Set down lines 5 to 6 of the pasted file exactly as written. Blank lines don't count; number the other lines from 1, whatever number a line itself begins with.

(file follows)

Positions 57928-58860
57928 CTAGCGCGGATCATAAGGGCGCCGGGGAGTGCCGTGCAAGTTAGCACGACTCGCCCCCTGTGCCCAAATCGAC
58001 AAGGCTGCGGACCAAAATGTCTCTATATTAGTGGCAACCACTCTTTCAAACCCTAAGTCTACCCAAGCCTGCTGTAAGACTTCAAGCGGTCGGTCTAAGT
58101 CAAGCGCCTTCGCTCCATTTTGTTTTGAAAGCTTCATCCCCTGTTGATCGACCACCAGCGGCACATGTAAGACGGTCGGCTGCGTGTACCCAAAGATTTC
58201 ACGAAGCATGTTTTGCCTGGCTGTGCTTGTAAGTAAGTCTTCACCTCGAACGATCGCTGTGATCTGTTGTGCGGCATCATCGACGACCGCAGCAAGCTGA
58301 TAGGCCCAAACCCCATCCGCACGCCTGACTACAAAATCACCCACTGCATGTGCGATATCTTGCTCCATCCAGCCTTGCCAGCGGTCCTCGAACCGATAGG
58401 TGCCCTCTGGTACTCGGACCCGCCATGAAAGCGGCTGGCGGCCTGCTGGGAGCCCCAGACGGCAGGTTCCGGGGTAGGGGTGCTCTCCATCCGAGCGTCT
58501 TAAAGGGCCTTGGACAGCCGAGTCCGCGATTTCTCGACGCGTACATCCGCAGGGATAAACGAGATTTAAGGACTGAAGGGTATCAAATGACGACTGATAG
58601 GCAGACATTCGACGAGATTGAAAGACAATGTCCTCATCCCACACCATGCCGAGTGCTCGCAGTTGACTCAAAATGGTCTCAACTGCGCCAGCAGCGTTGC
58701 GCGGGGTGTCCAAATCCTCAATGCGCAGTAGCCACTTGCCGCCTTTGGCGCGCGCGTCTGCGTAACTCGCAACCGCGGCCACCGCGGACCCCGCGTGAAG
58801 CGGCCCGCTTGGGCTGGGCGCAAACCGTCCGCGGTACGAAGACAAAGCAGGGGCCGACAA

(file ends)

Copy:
58201 ACGAAGCATGTTTTGCCTGGCTGTGCTTGTAAGTAAGTCTTCACCTCGAACGATCGCTGTGATCTGTTGTGCGGCATCATCGACGACCGCAGCAAGCTGA
58301 TAGGCCCAAACCCCATCCGCACGCCTGACTACAAAATCACCCACTGCATGTGCGATATCTTGCTCCATCCAGCCTTGCCAGCGGTCCTCGAACCGATAGG